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Banco Espanol Filipino v Peterson Facts On March 4, 1905, Banco Espanol Filipino (BEP) executed a contract of loan in favor

of Francisco Reyes for P141 702.00. Reyes was already indebted to the bank for P84 415.00. His total debt was therefore P226 117.38. To secure payment of the P141k and the P84k, Reyes executed a public instrument 1. Mortgaging several of his properties 2. Pledging part of his personal property to BEP (P90 591.75 worth of wines, liquors and canned goods), which were stored at a warehouse he rented in Manila BEP and Reyes agreed that the goods should be delivered to Ramon Garcia (depositary) for safekeeping. Reyes turned over the goods to R. Garcia by giving him the warehouse keys. On September 29, 1905, BEP and Reyes substituted Luis Sierra in place of R. Garcia as the depositary. On October 19, 1905, Juan Garcia (yes, related to Ramon) brought an action against Francisco Reyes and Ramon Agtarat. CFI Manila ruled against Reyes and Agtarat for P15 000.00. On the same day, Sheriff James Peterson entered the warehouse where the goods pledged to BEP were stored under the custody of the depositary, Sierra. Peterson levied upon P30 000 worth of the goods pledged to the bank, depriving the latter of possession of the same, as stipulated in the March 4 contract of loan. Issues Was the contract of pledge between BEP and Reyes to secure a loan valid? Was Reyes still in possession of the pledged property, thereby making the contract defective? Held The contract was valid. Reyes was no longer in possession of the pledged property. BEP had symbolic possession of the same. The contract complies with all the requisites of a valid pledge contract, as prescribed by the Civil Code: 1. The property was pledged to secure a debt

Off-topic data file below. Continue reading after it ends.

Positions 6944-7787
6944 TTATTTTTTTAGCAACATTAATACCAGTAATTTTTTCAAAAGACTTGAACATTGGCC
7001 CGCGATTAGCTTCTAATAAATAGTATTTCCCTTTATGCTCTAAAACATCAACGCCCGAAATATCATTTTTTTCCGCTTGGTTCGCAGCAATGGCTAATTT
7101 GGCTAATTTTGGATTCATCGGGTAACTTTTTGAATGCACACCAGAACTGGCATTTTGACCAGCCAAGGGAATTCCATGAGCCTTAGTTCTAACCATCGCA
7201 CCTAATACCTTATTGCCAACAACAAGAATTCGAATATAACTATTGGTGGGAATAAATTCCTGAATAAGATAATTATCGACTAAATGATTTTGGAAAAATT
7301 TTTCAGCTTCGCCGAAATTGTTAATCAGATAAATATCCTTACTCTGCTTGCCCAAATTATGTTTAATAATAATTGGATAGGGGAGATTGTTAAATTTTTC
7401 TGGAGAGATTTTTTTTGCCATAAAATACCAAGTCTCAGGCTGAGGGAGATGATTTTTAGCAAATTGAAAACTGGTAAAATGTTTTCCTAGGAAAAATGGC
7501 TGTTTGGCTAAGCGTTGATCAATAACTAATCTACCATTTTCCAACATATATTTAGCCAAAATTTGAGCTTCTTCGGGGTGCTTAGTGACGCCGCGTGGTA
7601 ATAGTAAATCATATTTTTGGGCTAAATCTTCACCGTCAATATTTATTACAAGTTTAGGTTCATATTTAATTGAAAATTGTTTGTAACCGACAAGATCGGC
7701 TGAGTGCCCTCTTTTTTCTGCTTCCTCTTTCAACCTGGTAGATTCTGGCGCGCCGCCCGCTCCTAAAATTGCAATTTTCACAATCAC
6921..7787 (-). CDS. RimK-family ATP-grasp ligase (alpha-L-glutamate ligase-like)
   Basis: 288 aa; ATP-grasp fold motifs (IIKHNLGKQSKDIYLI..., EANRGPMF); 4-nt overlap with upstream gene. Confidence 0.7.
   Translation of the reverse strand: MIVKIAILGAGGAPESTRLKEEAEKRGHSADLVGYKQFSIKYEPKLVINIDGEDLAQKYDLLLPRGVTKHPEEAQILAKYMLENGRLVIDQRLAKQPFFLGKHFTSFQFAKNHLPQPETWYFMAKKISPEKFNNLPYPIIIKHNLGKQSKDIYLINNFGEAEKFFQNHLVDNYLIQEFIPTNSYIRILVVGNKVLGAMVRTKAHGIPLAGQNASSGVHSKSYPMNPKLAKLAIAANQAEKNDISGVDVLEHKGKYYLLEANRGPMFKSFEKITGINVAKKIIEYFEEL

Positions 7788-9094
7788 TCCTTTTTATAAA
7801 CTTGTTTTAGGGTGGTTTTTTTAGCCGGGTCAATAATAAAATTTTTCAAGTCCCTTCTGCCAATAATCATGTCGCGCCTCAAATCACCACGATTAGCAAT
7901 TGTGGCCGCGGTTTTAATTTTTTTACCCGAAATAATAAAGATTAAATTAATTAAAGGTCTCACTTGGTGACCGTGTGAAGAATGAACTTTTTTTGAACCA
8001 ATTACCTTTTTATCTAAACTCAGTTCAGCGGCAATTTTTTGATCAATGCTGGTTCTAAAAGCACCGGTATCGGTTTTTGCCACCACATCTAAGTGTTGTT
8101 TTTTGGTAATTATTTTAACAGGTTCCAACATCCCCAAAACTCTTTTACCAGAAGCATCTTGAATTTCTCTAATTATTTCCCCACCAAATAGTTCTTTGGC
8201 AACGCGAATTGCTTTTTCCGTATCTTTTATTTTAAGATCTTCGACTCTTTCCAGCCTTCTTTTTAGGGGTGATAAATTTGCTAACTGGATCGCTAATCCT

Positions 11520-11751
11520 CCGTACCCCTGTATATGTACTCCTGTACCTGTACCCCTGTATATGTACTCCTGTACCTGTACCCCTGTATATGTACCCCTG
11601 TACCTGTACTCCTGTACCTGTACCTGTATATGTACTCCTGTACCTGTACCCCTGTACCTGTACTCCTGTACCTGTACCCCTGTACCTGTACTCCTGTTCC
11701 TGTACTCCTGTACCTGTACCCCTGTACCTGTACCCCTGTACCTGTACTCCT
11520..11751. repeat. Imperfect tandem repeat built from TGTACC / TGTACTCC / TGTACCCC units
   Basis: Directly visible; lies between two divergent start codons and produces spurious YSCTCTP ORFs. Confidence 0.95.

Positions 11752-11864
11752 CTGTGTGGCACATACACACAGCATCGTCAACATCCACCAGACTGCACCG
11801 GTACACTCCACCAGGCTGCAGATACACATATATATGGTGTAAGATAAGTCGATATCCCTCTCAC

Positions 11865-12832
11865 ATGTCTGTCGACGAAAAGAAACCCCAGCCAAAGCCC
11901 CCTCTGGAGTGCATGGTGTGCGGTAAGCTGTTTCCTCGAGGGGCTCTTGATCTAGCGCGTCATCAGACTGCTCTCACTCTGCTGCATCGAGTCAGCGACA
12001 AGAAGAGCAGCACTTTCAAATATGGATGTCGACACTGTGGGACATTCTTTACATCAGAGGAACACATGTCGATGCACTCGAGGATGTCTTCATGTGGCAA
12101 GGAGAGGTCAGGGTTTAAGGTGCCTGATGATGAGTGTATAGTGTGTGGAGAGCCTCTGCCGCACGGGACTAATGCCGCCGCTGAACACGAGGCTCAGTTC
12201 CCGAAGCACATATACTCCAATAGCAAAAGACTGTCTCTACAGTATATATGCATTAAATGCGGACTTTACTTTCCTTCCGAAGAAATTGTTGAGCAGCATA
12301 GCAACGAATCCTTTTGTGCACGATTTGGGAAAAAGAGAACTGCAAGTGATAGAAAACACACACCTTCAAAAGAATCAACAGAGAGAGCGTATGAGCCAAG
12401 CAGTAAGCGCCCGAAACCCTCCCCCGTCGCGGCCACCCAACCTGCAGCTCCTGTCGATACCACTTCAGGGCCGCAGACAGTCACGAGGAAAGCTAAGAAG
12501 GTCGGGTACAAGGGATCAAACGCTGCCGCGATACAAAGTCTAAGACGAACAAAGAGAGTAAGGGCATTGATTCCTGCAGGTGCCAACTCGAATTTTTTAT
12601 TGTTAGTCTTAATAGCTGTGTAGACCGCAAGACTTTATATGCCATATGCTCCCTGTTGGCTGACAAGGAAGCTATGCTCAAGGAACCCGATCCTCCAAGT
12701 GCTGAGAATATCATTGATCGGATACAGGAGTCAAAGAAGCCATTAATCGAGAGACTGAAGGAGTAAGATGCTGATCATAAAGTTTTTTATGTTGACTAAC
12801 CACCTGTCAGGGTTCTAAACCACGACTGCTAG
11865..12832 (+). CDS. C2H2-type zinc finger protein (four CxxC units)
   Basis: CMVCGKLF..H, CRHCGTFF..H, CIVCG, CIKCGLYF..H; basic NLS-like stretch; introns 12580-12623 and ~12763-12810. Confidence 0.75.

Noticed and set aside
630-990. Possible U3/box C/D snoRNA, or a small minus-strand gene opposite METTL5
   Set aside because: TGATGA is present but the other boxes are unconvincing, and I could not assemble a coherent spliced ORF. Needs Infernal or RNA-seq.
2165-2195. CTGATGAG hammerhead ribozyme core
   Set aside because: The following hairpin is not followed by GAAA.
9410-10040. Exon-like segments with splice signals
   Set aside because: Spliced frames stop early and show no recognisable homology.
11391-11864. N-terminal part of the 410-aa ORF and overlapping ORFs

2. The date of execution, the terms of the pledge, and the property pledged appeared in a public instrument 3. The property pledged was placed in the hands of a third person (in this case, Sierra) by common consent of the debtor and creditor, under the supervision of an agent (in this case, Rodriguez) of the bank Reyes, after the pledge, parted with the possession of his personal property, which was delivered to a third person (R. Garcia, and subsequently, Sierra) who would take care of them for BEP. Sierra was the third person appointed by common consent of BEP (creditor) and Reyes (debtor), to hold possession over the goods pledged in favor of the bank under the direct supervision of Rodriguez, an agent specifically appointed by the bank. The contract in question was, therefore, a perfect contract of pledge under articles 1857 and 1863 of the Civil Code, it having been conclusively shown that the pledgee (BEP) took charge and possession of the goods pledged through a depositary (Sierra) and a special agent (Rodriguez) appointed by it, each of whom had a duplicate key to the warehouse wherein the said goods were stored, and that the pledgee (BEP), itself, received and collected the proceeds of the goods as they were sold. The legality of the pledge was not affected by the fact that the goods remained in the warehouse formerly rented by Reyes the pledgor. This is because after the pledge had been agreed upon, and after the depository appointed with common consent of the parties had taken possession of the said property, Reyes could no longer dispose of the same because BEP was the only party allowed to do so through Sierra and Rodriguez. The symbolic transfer of the goods through delivery of the keys to the warehouse where the goods were stored was sufficient evidence to show that Sierra, the depositary appointed by both BEP and Rodriguez, was legally placed in possession of the goods. Since the contract of pledge was valid, BEP had a better right to the goods compared to J. Garcia. The Court ordered either the return of the improperly levied goods, or the payment of their value, P30 000.